Chapter no 29 – My Brother

Red Rising

Titus is what Dancer did not want me to become. He is like Harmony. He is a creature of vengeance. A rebellion with Titus at the helm would fail in weeks. Worse, if Titus continues this way, continues unstably, he puts me at risk. Dancer lied, or else he did not know that there are other Reds who’ve been carved, other Reds who have donned the mask of the Golds. How many more are there? How many has Ares planted here, in the Society? In the Institute? It doesn’t matter if it is a thousand or just one. Titus’s instability puts every Red ever carved into a Gold at risk. He puts Eo’s dream at risk. And that is something I cannot abide. Eo did not die so that Titus can kill a few kids.

I sob in the armory as I resolve what must be done.

More blood will stain these hands, because Titus is a mad dog and must be put down.

In the morning, I pull him into the square in front of the House. They clear away the remnants of the night’s feast. I even have the slaves there to watch. A few Proctors flicker high above. There is no medBot floating beside them, which must stand as their silent consent.

I push Titus down on the ground in front of his former tribe. They watch quietly, mist hanging in the air above them, nervous feet scraping the cold cobblestones of the courtyard. A chill seeps into my hands through the durosteel of my slingBlade.

“For crimes of rape, mutilation, and attempted murder of fellow House members, I sentence Titus au Ladros to death.” I list the reasons. “Does anyone contest my right to do so?” First, I glance to the Proctors above. Not one makes a sound.

I stare at cruel Vixus. His bruise is not yet gone. My eyes go to Cassandra next. I even look at craggy Pollux, the one who saved Cassius and opened the gates for us. He stands by Roque. How loyalties shift here.

How my own shift. I will make a Red die because he killed Golds. He dug the earth like me. He has a soul like mine. In death, it will go to the vale, but in life he was stupid and selfish with his grief. He should have been better than this. Reds are better than him, aren’t we?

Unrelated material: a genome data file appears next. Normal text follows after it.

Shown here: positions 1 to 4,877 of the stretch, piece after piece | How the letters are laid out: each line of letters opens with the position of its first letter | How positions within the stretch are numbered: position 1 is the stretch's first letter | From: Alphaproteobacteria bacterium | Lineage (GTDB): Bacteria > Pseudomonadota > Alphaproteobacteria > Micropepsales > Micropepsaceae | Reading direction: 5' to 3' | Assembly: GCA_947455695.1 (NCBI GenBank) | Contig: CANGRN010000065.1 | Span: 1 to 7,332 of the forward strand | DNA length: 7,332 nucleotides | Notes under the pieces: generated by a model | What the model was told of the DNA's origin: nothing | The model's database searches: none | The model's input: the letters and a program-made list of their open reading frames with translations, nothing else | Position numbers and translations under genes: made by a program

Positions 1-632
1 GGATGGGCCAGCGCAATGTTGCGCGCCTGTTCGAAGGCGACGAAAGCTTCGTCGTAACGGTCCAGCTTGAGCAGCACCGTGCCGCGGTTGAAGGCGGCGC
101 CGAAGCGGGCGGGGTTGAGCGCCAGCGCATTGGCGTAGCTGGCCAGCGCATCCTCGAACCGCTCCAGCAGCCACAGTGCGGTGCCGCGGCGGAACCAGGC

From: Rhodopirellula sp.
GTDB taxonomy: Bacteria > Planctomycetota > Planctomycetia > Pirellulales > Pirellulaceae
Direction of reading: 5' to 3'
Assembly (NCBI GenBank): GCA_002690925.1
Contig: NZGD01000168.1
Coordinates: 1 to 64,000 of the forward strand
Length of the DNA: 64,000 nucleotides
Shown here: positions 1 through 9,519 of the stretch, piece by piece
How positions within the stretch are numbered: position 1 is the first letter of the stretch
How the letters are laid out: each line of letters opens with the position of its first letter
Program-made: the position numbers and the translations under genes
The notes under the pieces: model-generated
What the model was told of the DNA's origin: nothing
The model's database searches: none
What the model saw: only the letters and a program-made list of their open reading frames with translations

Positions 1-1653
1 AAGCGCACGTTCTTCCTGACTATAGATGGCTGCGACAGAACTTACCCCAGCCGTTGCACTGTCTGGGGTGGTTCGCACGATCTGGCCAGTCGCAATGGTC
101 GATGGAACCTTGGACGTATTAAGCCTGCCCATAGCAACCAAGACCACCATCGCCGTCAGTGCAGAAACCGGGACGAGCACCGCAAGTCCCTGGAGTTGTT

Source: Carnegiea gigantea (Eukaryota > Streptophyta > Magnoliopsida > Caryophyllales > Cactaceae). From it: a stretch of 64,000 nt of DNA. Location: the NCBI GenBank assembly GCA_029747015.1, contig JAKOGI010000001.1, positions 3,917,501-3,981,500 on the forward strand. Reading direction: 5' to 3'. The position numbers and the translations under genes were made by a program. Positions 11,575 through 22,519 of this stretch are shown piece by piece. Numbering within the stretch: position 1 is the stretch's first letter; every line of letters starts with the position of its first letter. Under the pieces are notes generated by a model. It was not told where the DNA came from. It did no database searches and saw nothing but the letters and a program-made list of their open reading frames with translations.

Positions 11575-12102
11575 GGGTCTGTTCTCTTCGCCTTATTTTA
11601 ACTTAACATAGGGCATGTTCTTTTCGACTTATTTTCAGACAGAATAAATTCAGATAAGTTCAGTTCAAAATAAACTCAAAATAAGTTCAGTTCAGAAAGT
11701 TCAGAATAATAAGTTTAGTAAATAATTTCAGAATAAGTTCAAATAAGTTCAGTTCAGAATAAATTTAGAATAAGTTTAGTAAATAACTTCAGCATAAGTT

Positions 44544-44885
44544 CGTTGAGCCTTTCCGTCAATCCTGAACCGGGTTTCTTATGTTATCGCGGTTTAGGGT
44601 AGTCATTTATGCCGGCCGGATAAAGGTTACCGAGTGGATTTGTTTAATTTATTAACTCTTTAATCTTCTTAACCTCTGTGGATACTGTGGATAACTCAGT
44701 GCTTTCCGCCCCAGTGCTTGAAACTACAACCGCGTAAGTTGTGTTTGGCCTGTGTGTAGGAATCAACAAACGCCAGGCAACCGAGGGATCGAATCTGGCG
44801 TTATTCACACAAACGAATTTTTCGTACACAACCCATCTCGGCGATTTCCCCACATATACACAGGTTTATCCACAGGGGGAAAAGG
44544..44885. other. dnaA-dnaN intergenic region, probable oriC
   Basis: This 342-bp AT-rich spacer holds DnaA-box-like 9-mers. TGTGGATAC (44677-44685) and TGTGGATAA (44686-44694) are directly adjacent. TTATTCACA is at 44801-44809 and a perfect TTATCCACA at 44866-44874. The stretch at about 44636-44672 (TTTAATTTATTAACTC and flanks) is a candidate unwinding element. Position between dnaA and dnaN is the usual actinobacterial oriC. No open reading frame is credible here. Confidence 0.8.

Titus’s tribe stays silent; their guilt is bound up with their leader. When he goes, it’ll go. That is what I tell myself. Everything will be well. “I contest the sentence,” Titus says. “And issue a challenge to you,


“I accept, goodman.” I bow curtly.

“Then a duel per custom of the Order of the Sword,” Roque announces.

“I choose then,” Titus says, eyeing my slingBlade. “Straight blades.

Nothing curved.”

“As you have it,” I say, but as I step forward, I feel a hand at my elbow and feel my friend come close behind.

“Darrow, he is mine,” Cassius whispers coldly. “Remember?” I make no sign of acknowledgment. “Please, Darrow. Let me honor House Bellona.” I look to Roque; he shakes his head “No.” As does Quinn, who stands behind Cassius. But I am leader here. And I did promise my friend, who now recognizes my ascendance. He requests instead of demands, and so I make a show of considering and then accepting his request. I stand aside as Cassius steps forward with a straight blade held in his fencer’s grip. It

is an ugly weapon, but he’s sharpened it on stones.

“The little prince,” Titus snickers. “Wonderful. I’ll be happy to drench your corpse with piss again when we’re through.”

Titus is meant for brawls. Meant for muddy battlefields and civil wars.

I wonder if he knows how easily he will die today.

Roque draws a circle in ash around the two combatants. Clown and Screwface walk out with arms full of weapons. Titus picks a long

broadsword he took from a Ceres soldier five days before. The metal scrapes over stone. Echoes around the courtyard. He swings it once, twice to test the metal. Cassius does not move.

“Pissing your pants already?” Titus asks. “No fretting, I’ll be quick about it.”

Roque performs the necessities and commences the fight. Cassius is not quick about it.

The ugly blades sound brittle against each other. The clangs are harsh. The blades chip. They grind. But how silent they are when they find flesh.

The only sound is Titus’s gasp.

“You killed Julian,” Cassius says quietly. “Julian au Bellona of House Bellona.”

He pulls his blade free of Titus’s leg and slides it in somewhere else.

He rips it out.

Titus laughs and swings feebly. It is pathetic at this point.